Most of the vehicles wheeling around the roads of the modern world can’t boast anything exceptional. They simply carry out their main mission, providing convenient communication, and then exit the market after a while. But models are born from time to time, which become significant milestones in the annals of automotive engineering, changing the course of history, implementing technological breakthroughs or establishing new canons of beauty.
These masterpieces of the 1950s are so well designed that they are still considered some of the most beautiful and successful cars ever made. Take any of them out on the road today, and they’ll attract more attention than a million-dollar supercar.
1955 Mercedes-Benz 300SL
It’s not just a rare German classic from the ’50s, but one of the greatest cars of the entire 20th century, a technological and stylistic work of art. Born to be the coolest production racing car on the planet, the 300SL Gullwing has built its reputation on the street and on the track alike.
Based on the Mercedes W194 that dominated the 1952 Le Mans race, it created a sensation at the 1954 New York Auto Show and later served as the inspiration for all production Mercedes SLSs.
The gull-wing doors made this two-seat coupe stand out, making it a coveted piece of engineering genius for many. What’s more, powered by an innovative 215 hp six-cylinder engine, the breathtakingly light Gullwing was capable of flying at 155 mph (250 km/h), whereas not many people could hit the 100 mile limit in those days.
With a number of innovations, including the first effective use of direct fuel injection technology, the 300SL became the quintessential automotive era of the 1950s and is still considered one of the best examples of engineering in automotive history.
1958 Oldsmobile 98 Convertible
Elegant in appearance and equipped with almost every available option, this award-winning Oldsmobile was the company’s flagship and a true masterpiece of the fifties.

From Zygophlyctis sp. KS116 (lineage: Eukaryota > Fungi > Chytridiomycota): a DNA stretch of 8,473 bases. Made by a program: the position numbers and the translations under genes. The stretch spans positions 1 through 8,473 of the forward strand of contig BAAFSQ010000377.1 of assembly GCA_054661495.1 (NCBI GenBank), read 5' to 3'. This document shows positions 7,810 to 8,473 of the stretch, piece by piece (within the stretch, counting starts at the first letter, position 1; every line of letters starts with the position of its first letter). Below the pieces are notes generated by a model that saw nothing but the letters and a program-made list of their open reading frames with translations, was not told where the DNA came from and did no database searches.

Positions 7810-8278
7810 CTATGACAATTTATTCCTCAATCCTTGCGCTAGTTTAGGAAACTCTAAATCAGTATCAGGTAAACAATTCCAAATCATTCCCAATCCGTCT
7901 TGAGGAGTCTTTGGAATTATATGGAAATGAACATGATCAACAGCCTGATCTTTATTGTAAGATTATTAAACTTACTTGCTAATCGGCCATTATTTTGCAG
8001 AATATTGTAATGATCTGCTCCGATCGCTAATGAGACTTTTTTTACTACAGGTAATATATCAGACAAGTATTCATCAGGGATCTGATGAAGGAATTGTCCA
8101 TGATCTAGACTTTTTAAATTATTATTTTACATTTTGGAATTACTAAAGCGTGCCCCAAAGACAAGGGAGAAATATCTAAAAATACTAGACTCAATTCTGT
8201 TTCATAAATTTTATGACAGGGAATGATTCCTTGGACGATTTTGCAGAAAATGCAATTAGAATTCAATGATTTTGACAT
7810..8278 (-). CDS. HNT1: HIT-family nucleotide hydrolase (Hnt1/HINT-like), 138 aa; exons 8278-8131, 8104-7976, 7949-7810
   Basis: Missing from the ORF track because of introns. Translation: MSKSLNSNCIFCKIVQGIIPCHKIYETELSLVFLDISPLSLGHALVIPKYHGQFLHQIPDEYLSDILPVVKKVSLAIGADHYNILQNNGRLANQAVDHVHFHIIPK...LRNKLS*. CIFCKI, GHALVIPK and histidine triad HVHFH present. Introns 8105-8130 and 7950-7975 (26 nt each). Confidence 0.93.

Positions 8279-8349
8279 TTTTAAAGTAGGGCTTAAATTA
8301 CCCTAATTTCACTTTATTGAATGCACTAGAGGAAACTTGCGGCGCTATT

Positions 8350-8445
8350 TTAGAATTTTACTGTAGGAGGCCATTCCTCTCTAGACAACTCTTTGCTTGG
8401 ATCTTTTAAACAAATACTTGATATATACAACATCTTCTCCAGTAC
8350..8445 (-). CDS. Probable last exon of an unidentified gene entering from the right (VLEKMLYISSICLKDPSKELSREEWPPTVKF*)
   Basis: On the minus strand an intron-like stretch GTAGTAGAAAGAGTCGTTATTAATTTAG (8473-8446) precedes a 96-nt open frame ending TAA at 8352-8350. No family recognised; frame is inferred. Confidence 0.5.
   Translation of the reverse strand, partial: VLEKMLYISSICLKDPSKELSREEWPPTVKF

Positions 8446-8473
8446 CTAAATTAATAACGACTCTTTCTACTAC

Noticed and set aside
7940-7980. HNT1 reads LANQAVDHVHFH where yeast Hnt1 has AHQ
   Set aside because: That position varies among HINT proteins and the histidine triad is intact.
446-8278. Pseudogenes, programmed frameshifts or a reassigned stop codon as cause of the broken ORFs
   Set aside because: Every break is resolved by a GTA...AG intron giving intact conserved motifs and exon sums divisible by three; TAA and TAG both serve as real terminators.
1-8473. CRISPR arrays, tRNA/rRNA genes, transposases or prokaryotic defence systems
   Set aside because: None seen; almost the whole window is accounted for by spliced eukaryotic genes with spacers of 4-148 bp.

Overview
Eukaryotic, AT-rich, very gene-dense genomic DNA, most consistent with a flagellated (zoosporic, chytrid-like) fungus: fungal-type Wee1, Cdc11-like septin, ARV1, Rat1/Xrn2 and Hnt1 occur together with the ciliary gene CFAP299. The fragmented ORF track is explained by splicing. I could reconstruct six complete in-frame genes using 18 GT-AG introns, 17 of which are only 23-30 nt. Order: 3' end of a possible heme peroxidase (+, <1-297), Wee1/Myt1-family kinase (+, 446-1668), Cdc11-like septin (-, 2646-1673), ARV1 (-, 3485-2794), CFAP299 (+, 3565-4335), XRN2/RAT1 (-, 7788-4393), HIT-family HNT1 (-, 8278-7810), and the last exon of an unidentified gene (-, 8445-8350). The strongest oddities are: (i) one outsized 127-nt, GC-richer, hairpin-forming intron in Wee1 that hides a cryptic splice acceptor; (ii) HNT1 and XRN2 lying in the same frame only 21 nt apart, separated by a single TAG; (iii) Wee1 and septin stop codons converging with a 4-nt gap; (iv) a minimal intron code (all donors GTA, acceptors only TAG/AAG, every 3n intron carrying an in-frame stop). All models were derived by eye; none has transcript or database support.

A huge, luxurious post-war convertible with seductive forms and gorgeous stainless steel trim, it is considered by many to be the gold standard of its era and an icon of American urban style in the ’50s and ’60s.
1954 Cadillac Eldorado
Mention of any Caddy model conjures up a vivid, concrete image in our minds – much to the credit of the Eldorado. The epathetic convertible was the quintessence of grace, energy and beauty – with long, sprawling, pretentious styling, a powerful V8 engine and a myriad of luxurious touches inside and out. Not without reason, Elvis considered the Eldorado one of his favorite cars.
The 1954 model was the first to use a standard factory body instead of an earlier, more unique sheet metal design. But what it lost in character was compensated for by a significant increase in sales.
The line became one of the longest-running in the world, and the classic 1954 Cadillac Eldorado is the main reason for its amazing survivability.
1959 MGA 1500
The merits of the MGA sports roadster far exceeded its cost. In its price range, it was impossible to find a car as comfortable, efficient, and attractive, and in its polished handling and bright, impetuous design it was virtually unmatched.
British craftsmen did their best, making the model not only beautiful, but also durable: until now, there are many such cars on the world market, in full technical condition or in need of only minor repairs.
1959 Aston Martin DB4 GT Zagato
Aston Martin sports cars are known for their dynamic superiority, but the DB4 dominates all other models. It is a perfect example of the classic style of the 50s.
A spectacular new development was unveiled in October 1959 at the London Motor Show. Featuring a shorter chassis, a boosted engine with three Weber carburetors and a streamlined shape, the GT, perfected by Zagato craftsmen, was designed to feel equally comfortable on both the regular road and the racetrack.